Make Course Sales & Marketing Less Hard & More Robust (Using This 1 Startup Principle)
Treat your course as a starting point (rather than an endpoint) and your students will too.
Yesterday, my blender blasted my smoothie across my kitchen like a sprinkler.
After an exasperated sigh, I realized the mess was nothing compared to the time I smashed a bottle of foundation in my bathroom in Paris. In case you don’t know, foundation evens out your skin by seeping into every pore and fine line. It also clings to your face for as long as possible.
Foundation can be a pain to remove from your skin at the end of the day. But I assure you it’s worse to extract from your bathroom tiles first thing in the morning.
I will forever think of that incident in Paris as “The Nightmare Before Coffee.”
But back to yesterday and the mess I made in Montreal.
As I crouched down to wipe my smoothie from my kitchen tiles, I had an epiphany. I’d been ruminating on a problem course creators encounter again and again based on conversations I’d had over the past week.
Here’s the problem: Course sales and marketing are hard from the beginning, and continue to be hard even several cohorts in.
So the questions on my mind were:
Why are course sales and marketing so hard?
Why are they not getting easier over time?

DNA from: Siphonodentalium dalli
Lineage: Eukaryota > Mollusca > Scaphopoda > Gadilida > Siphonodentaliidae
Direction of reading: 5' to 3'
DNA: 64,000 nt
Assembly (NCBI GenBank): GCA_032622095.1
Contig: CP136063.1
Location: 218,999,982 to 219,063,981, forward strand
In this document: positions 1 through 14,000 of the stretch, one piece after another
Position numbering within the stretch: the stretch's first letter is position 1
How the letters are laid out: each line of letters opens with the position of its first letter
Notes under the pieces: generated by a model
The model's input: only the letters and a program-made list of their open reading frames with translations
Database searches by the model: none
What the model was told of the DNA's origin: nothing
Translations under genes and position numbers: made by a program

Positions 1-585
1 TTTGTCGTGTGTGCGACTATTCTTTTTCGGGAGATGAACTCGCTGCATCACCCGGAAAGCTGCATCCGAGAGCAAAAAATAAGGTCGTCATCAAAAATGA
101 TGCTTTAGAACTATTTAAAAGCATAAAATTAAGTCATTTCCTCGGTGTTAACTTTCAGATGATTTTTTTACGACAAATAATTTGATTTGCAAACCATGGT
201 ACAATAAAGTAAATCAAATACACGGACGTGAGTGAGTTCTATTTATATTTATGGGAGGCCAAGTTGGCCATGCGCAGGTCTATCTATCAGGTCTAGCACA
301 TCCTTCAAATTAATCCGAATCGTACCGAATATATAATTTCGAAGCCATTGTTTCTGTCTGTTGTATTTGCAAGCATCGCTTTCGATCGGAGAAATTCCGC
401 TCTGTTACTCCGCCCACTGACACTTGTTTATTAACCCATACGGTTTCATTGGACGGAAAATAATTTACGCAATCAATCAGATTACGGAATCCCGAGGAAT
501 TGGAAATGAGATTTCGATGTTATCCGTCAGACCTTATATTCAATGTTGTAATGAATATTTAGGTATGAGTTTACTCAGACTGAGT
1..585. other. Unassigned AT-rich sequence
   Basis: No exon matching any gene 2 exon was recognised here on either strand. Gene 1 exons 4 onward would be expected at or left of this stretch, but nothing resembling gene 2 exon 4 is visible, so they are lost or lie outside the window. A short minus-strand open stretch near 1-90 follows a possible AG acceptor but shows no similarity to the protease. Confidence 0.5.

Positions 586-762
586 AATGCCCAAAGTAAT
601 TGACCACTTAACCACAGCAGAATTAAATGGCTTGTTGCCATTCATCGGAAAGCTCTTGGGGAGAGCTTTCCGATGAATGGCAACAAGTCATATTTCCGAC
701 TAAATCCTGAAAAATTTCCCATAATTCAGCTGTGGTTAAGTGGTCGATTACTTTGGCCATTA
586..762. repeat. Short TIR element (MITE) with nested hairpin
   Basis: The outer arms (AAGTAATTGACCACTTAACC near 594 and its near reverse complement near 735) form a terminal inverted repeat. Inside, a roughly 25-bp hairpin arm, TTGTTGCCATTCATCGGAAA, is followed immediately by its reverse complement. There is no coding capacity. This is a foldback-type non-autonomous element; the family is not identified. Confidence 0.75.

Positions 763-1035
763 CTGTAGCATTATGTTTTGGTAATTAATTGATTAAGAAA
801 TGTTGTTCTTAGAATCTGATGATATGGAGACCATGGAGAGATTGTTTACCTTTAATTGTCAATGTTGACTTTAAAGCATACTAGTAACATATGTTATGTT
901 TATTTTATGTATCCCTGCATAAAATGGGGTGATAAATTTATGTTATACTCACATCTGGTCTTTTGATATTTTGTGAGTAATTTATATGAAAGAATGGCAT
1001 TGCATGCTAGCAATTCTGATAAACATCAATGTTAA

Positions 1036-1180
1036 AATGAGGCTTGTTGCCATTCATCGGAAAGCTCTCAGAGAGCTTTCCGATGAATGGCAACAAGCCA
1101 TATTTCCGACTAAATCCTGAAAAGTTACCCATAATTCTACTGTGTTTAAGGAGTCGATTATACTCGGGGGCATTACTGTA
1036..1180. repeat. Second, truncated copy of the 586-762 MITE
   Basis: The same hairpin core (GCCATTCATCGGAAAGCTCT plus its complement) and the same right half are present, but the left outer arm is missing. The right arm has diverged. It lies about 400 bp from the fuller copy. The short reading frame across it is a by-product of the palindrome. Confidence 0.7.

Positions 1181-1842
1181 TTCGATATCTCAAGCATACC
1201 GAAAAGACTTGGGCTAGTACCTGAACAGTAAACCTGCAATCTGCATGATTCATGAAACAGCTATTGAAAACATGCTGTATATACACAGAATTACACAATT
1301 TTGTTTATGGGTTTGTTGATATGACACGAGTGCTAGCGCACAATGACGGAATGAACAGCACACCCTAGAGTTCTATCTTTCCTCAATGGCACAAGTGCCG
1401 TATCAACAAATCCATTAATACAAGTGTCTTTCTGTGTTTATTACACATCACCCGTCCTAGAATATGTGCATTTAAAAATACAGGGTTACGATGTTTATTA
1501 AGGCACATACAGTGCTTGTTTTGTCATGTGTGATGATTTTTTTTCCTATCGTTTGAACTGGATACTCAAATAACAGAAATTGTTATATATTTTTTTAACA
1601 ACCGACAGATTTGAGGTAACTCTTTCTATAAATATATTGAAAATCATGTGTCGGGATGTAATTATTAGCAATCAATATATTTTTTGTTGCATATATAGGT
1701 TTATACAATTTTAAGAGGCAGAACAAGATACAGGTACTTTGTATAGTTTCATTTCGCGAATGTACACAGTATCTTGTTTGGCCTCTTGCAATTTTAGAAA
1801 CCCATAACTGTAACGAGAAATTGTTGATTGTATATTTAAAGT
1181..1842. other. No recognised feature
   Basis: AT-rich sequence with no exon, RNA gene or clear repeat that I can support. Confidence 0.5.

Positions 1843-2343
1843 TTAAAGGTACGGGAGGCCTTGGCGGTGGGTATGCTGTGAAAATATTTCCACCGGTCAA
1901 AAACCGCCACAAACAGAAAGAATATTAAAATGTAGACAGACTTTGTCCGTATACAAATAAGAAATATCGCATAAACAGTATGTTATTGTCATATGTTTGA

My blender-blasted mess inspired my answers.
The best thing that happened to me professionally in 2020 was landing a new job at a startup accelerator. (I say “professionally” because my niece was born that year and I became an aunt for the first time—nothing can compete with that.)
But back to the startup accelerator.
I worked with startup coaches to create courses on entrepreneurship for university students and recent grads. Steve Blank’s content was the backbone of everything we did. (Steve Blank is the self-proclaimed “father of modern entrepreneurship.”)
As I cleaned up my smoothie yesterday, I realized one of Steve’s startup principles is the backbone of how to make course sales and marketing less hard and more robust.
The Cost of Landing New Customers (i.e., Students) is Heftier Than You Think
Before we get to Steve’s principle, it’s important to understand this: it costs four to ten times as much to land a new customer as it does to keep an existing one. (The amount depends on the business.)
Pause for a moment to reflect on how this applies to your business.
Factor in everything it takes to qualify a new customer and close them. Then think about how fast—hell, maybe even effortless—it is for an existing customer to purchase more of your products or services.
There’s no comparison. New customers exhaust more resources.
Most course creators either don’t realize this or can’t figure out how to serve existing customers with complementary offerings.
I’m not judging. I spent most of the past year channelling my energy into landing new customers. Now, I realize I left money on the table with existing customers who would have benefitted from additional help.